“Photo frames are used to frame our most treasured memories, yet the walls of our homes frame almost all our memories.” –Rachel Fenwick

I’ve taken this sentence out of my artist statement but it’s a sentence I’m really proud of and really like the sound of.

There’s No Place Like Home.

28th February- 14th March 2013

The Classroom Gallery is an up and coming art space in Nottingham. A newly established gallery on the 1st floor of Hopkinson. There was an open submission for a response to the exhibition title No Place Like Home. When I saw the exhibition title, I thought- perfect! This exhibition is right up my street! – excuse the pun. My current practice revolves around the home; I ask what it is that makes a house a home? I explore the layering of lives within a home, the lives that have touched those walls and the repetition of memorable moments that have taken place there. I found it hard to chose a piece to select for this exhibition however my newest work My Lilleshall Road lent itself well to the notions of home, in particular the layering of lives within one house.

The piece is something I have blogged about before here; https://rachelfenwick.wordpress.com/2012/12/16/34-lillieshall-road/

My Lillieshall Road is a response to a book I read by Julie Myerson, who herself is from Nottingham; the text of the work explains the book briefly- She tells the stories of all the people who ever lived in the 130 year old house she lives in, in Clapham, London, She re-tells the personal stories which went on there and her voyage to find them. The piece is my experience and my impact on the house, my very short history I now have there. The frames I have used are widely used in most modern homes which emphasizes the time I have had my experience with house and also plays with the notions of home, the use of home furnishings which we use to frame our memories.

When it came to installing the piece into the space it became something more than just the idea in my head. I had been wanting to display this work in an exhibition environment for a while. I wanted to create a home atmosphere/setup around it, I had thought about adding a lamp to highlight the text, as well as play with idea of the home. It was very easy to add extras to the piece surrounded by the vintage furnishings at Hopkinson. I used a vintage corner table to hold the frame of the text, brought a touch lamp from home, then to contrast with the modern lamp, I used a 70’s style lamp shade for it. I had intended the entire piece to reflect the era in which my short history of the house had occurred, however playing around with these furnishings I began to like that the furnishings reflected an array of eras that the house had undergone; a sort of mish mash of fashionable furnishings. I also felt that because the idea had developed from it’s original contemporary plans to a much more quirky intention, that the piece could benefit from including the book itself. Invite the viewer to look at the book, flick through the pages, look at the photographs and see my underlining of notes.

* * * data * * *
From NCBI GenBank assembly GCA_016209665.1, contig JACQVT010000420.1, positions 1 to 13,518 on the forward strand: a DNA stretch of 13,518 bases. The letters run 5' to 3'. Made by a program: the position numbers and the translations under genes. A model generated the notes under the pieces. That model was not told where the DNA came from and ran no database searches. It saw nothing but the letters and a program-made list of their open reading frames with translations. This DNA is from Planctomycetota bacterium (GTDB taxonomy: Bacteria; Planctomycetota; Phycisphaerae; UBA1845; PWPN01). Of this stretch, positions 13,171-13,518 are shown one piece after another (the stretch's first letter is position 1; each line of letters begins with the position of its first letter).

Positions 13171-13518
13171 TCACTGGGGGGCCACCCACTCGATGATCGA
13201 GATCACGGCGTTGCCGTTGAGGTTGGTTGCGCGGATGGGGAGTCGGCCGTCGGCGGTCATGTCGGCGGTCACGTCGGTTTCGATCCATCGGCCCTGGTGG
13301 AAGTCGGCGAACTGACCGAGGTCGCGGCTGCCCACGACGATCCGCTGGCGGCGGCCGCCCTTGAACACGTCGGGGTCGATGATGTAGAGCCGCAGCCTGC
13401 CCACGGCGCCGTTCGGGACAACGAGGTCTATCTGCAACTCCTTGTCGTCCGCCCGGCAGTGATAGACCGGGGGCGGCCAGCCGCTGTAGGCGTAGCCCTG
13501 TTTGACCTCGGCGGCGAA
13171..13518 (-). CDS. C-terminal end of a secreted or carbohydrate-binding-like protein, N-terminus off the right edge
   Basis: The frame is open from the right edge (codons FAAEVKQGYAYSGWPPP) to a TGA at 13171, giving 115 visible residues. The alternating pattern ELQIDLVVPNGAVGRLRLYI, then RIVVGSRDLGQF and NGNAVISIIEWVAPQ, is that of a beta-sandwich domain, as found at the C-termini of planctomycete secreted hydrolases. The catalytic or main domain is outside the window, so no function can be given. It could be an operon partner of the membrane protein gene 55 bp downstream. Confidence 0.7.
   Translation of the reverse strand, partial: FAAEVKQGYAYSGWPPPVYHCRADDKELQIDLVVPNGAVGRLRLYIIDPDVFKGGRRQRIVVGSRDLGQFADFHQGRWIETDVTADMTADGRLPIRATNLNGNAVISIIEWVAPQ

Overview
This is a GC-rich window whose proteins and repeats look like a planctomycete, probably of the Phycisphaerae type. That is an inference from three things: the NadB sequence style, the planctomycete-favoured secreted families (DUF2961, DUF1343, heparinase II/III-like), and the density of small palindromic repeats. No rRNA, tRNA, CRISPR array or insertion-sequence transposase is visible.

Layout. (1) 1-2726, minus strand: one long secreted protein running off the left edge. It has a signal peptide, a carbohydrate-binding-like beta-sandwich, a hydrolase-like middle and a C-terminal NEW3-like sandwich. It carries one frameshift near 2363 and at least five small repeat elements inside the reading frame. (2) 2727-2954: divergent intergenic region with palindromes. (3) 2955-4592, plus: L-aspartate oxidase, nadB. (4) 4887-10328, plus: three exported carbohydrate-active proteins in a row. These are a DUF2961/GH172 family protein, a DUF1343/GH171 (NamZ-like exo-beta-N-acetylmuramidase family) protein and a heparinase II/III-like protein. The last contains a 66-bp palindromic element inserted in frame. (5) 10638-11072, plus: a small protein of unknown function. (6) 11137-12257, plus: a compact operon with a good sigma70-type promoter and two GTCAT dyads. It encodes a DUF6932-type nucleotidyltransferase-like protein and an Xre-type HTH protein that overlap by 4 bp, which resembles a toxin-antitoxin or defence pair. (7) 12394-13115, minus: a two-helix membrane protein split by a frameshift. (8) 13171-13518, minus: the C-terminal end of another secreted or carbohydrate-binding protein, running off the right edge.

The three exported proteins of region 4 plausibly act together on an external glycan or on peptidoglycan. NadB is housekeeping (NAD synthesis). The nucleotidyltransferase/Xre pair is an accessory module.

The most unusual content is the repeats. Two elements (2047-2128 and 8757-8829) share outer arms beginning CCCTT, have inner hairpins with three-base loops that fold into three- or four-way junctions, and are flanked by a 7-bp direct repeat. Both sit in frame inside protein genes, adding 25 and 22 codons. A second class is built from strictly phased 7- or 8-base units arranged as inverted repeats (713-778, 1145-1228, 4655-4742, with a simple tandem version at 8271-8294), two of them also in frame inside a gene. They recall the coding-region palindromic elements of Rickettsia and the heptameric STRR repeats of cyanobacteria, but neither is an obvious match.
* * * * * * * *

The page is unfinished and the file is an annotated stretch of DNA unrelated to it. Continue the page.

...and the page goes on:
The next move for this piece is to exhibit at Uni in a Show and Listen this Thursday. I am going to see how displaying the piece using modern furnishings affects the audiences perception of the piece.

 

34 Lillieshall Road

Whilst In London I just couldn’t resist paying a visit to the HOME I’d been reading all about in the book I mentioned earlier by Julie Myerson. It seemed an odd thing to do, but I had to see it for myself. I got on the tube to Clapham Common like so many of the past residents of 34 Lillieshall Road would have before me. I Google mapped from the tube and I found it! I found Lillieshall Road! I was so happy to finally see it, the houses where smaller than I had imagined. I walked up the road; it had got to 5 o clock by this time so it had gotten dark, maybe unfortunately. I couldn’t see the house in its full light. As I got nearer to the house I walked down, following the numbers, 12- I’m on the right side of the road then. 32… It must be the next house! There it was, the lights were on, someone was home. Was it the writer? I had no idea but without hesitation I rang the doorbell. (Well I took it all in first, got a few photographs.) I didn’t question myself before I rang the bell though, I just did it. A little boy came running to the door and I could hear his mum say ask who it is first. I explained he didn’t know me. His mum came to the door, all a bit flustered. I was flustered too I apologised for just knocking on her door like this, but I was in London and I had read the book. She knew about the book but explained the writer no longer lived there. I have to say I was a little disappointed that the writer was no longer there. I would have loved to have met her, and I know she would have invited me in no questions asked. As it was, the women who lived there was pleasant enough but explained she was just making tea, well I think she said dinner, so didn’t feel like inviting me in. In a way I didn’t want to go in. I had got my glimpse of the place. I saw that the hallway wasn’t the bright pink that the writer had described in her time at the house. I saw the colourful stripy carpet going up the stairs and the lower level kitchen down at the end of the corridor, which looked modern and white. It was strange because after I rang the bell, I didn’t want to go in. It was this families HOME. Their private place.